Almost 70 percent of cats start showing signs of dental disease by their third birthday. If your cat has dental disease it can contribute to other health problems, such as heart and kidney damage. Cats are notorious for hiding any pain or discomfort, so it can be extremely difficult for you to tell that your cat has dental disease until it’s severe.
Although it can be challenging to tell if your cat has a tooth ache, there are five signs that can give you a clue that your cat is suffering from dental disease.
Bad Breath- Your cat’s breath smells fishy or rotten. Or maybe you can’t stand the smell of your cats’ breath. If your cat licks you and your skin is stinky, there is an excellent chance your cat is having dental issues.
Eating Funny- If your cat seems to chew with only one side of his mouth, or is dropping food when he eats, this could indicate that his mouth is painful.
Decreased interest in food- Your cat may approach the food bowl and act hungry, but is reluctant to eat so he walks away.
Reluctance to be touched around the mouth- If your cat used to love being petted around the sides of her face and now no longer tolerates it, it may be because her mouth hurts.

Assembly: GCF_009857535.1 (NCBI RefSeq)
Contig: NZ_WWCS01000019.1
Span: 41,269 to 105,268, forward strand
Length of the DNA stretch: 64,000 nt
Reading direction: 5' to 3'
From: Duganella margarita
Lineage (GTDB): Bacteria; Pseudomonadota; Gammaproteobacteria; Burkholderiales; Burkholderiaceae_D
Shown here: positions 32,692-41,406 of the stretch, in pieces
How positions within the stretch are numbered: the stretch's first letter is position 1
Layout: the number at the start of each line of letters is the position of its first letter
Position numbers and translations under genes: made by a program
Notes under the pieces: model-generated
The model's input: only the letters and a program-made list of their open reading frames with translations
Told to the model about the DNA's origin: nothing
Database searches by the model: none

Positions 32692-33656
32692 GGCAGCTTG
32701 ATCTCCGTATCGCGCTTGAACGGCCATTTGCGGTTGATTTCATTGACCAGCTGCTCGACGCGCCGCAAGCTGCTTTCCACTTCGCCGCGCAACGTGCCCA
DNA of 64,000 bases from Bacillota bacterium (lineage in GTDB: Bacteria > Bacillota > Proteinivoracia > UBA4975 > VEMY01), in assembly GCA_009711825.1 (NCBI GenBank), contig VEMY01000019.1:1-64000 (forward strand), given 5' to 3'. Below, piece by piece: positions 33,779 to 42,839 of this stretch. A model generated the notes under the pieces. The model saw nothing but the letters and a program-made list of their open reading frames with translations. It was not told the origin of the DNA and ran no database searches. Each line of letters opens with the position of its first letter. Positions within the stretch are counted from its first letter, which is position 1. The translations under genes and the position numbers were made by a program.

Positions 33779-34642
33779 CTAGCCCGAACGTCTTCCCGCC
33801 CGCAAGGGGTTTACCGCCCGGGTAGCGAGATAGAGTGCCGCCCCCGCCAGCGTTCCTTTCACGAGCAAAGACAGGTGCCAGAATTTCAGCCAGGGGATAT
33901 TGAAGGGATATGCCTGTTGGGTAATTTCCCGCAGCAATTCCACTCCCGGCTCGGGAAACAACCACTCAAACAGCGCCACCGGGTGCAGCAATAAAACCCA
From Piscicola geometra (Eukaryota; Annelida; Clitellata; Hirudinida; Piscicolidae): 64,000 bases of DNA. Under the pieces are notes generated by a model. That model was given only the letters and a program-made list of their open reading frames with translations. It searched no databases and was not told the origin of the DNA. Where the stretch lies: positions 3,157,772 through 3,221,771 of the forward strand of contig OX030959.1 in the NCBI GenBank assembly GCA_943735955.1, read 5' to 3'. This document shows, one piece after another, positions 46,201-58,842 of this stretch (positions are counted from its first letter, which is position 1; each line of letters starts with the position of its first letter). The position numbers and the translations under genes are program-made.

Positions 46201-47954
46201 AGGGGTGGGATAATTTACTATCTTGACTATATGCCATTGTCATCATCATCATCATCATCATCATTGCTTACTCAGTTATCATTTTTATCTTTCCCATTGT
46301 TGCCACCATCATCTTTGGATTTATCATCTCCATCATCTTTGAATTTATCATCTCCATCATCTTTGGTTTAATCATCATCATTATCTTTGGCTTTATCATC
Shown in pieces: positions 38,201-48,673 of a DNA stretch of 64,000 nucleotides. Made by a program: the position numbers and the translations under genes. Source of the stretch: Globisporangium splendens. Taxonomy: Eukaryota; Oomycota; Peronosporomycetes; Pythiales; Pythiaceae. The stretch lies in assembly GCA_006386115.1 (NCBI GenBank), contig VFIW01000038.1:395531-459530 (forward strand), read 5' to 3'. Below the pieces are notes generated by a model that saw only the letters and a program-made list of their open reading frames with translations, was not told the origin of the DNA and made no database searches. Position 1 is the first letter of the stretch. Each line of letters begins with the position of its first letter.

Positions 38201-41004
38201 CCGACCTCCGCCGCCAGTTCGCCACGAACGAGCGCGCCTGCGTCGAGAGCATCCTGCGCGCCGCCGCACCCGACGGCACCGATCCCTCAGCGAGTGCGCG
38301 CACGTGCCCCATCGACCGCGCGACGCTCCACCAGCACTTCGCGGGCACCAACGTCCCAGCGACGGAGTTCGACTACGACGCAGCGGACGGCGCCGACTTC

Excessive Drooling- If your cat is salivating more than usual, or if you notice any blood in his saliva; the most likely cause is dental disease. Your cat may also paw at his mouth or shake his head.
If you notice any of the signs listed above, you should have your kitty evaluated for dental disease by your veterinarian or licensed veterinary technician. If your cat has dental disease your veterinary professional will recommend getting your kitty scheduled for a dental cleaning under anesthesia. The sooner you treat your cat’s dental disease, the better chance there is that her teeth can be saved and gum disease can be reversed; and remember, the longer your kitty has dental disease without treatment the more at risk your kitty is for other problems such as heart and kidney disease.